The City of Nottingham purchased the 16th century Wollaton Hall and surrounding park from Lord Middleton of the coal-mining Willoughby family in 1925. Tom Williamson – the Notts professional who was said in his day to have laid out just about every course within a 50-mile radius of Nottingham – was called in to design an 18-hole course in 140 acres of the property, receiving 150 guineas for a project that took 18-months to complete.
The golf club got under way with 108 names on the original membership list, and the entrance fee was set at 3 guineas for men and 2 guineas for ladies. Annual subscriptions cost 6 guineas and 3½ guineas, respectively. Green fees were set at 2 shillings and sixpence from Monday to Friday, and double that amount on a Saturday. There was no play allowed on a Sunday until 1959. Within two weeks of its formation, the club had almost doubled its membership.
The official opening took place on 5 May 1927 with an exhibition match involving two of The Great Triumvirate, J. H. Taylor and Harry Vardon, along with Ernest Whitcombe (who’d finished runner-up in the 1924 Open) and the architect Tom Williamson.
Today, the course extends to 6,513 yards from the back tees, playing to a par of 71, with holes 2 to 7 set out on estate grounds that lie to the other side of the tree-lined drive leading to the magnificent Wollaton Hall, which is now used as the city’s Natural History Museum.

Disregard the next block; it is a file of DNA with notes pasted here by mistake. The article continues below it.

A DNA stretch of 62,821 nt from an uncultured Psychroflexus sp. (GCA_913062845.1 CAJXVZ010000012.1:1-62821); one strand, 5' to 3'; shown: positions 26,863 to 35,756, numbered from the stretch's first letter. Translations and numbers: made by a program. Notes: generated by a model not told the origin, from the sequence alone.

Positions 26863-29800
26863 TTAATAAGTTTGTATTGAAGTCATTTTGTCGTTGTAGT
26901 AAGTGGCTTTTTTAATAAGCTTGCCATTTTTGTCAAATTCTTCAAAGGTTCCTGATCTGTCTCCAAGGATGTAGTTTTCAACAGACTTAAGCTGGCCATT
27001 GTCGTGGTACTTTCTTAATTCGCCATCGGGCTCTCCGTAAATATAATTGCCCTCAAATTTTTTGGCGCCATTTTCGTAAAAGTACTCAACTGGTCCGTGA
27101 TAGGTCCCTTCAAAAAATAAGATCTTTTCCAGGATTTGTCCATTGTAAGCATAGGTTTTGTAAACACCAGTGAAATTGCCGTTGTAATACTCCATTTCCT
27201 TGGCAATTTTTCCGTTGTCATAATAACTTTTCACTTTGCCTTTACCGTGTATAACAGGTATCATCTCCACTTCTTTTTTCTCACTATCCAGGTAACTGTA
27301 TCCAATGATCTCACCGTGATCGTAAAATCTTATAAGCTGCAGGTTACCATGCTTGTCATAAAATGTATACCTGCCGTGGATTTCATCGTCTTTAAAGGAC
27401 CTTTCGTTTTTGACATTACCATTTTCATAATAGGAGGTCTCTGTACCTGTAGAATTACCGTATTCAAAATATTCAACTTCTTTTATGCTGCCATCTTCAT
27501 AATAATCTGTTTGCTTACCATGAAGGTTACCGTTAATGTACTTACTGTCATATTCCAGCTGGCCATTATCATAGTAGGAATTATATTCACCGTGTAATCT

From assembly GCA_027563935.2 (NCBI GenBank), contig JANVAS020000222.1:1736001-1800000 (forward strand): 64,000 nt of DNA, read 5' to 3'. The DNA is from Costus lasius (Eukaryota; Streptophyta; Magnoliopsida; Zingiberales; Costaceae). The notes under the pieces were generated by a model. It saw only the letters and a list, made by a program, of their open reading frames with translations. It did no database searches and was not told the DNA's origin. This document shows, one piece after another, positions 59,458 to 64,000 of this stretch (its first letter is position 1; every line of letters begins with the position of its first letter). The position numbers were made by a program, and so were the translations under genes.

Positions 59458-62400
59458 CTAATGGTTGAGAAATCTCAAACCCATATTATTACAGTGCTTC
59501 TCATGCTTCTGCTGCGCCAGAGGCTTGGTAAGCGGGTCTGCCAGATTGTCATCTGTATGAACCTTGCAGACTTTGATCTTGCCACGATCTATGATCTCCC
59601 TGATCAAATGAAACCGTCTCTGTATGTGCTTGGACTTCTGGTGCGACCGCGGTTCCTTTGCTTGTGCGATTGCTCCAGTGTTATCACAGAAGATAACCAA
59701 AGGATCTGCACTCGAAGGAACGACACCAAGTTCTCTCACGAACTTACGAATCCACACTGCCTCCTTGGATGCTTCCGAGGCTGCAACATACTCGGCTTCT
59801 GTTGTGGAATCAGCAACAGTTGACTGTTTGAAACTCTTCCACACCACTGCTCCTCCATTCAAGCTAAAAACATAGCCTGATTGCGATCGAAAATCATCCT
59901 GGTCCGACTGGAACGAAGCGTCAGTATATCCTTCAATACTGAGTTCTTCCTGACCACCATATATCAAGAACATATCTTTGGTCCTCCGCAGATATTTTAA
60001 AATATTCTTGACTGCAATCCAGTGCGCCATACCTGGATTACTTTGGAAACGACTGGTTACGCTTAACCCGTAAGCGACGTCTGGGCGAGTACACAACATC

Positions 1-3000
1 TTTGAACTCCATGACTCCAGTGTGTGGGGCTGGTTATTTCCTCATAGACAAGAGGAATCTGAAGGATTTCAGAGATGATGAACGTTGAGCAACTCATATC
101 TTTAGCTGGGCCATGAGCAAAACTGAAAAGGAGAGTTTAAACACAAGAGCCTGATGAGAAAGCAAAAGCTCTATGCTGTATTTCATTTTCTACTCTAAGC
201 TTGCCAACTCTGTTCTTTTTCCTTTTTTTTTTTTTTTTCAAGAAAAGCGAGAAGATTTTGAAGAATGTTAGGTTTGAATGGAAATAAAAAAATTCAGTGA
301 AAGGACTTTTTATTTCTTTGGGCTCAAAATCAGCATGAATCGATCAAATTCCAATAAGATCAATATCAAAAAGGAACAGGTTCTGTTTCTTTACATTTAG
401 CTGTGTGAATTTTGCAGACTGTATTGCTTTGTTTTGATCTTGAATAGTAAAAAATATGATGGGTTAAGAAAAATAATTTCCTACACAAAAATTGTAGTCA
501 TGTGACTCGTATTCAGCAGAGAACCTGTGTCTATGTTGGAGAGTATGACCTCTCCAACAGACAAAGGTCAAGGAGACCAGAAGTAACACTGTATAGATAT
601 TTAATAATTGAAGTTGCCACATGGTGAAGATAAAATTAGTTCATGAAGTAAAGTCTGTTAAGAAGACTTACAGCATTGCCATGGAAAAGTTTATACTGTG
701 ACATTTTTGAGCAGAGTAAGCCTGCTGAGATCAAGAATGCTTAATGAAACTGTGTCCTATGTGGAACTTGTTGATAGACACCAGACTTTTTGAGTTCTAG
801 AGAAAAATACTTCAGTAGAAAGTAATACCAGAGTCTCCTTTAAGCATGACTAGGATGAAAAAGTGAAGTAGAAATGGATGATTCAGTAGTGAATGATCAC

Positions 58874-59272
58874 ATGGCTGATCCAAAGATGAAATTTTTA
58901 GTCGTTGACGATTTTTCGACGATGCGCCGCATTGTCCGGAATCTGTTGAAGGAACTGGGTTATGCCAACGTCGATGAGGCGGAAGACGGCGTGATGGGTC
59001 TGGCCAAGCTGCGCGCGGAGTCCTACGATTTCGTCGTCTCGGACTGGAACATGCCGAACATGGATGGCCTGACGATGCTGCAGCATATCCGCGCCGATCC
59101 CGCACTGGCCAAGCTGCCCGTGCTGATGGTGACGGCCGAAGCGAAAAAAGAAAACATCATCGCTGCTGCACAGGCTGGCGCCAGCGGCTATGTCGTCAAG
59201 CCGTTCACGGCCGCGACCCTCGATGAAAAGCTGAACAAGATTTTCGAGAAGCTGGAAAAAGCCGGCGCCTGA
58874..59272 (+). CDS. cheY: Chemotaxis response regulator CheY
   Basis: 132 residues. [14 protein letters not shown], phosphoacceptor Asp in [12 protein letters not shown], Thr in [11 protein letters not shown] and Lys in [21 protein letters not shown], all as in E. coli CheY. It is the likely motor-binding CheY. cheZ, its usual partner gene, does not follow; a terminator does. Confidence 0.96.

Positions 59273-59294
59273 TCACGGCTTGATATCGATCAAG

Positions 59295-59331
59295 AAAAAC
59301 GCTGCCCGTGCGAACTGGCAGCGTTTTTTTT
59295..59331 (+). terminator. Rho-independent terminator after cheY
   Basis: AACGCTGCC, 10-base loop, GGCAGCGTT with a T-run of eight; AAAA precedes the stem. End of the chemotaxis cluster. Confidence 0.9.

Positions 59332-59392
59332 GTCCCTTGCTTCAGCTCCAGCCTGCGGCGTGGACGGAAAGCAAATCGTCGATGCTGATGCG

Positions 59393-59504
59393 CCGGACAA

Feature holes include the shortest of the five par threes at the 129-yard 8th; the 441-yard 14th which is rated with the lowest stroke index on the back nine; and the tough 419-yard finisher, where the home green lies close to the clubhouse, naturally.
The club hosted the Girls Amateur championship in 1959 (won by Sheila Vaughn, who went on to compete in the 1962 and 1964 Curtis Cup matches) and the 35th edition of the PGA Seniors in 1991, when Brian Waites retained the title he’d won at Brough the previous year.
What’s not to like about Wollaston Park? where else can you play golf whilst deer wander across the fairway and you have to make the decision whether to wait or drive over them, under them or around them?
Set close to the City Centre, this course is set in beautiful grounds of the Wollaton Hall. No tee bookings are needed, simply roll up and play.
When you stand on the 1st tee you think you’re just in for a round at an OK track as the tee box is unassuming and the hole nothing spectacular in front of you. But once you are off on your round there is a very enjoyable round of golf to be had.
The greens were quick, the fairways lined with long whispy grass and the course wends through woodland. 4 par 5’s on this overall par 71 means good opportunities for scoring and some enjoyable par 3’s mixed in.
The course is on sandy soil and undulating and a real pleasure to play with a friendly welcome in the clubhouse afterwards.
One of the better ‘Nottingham’ courses.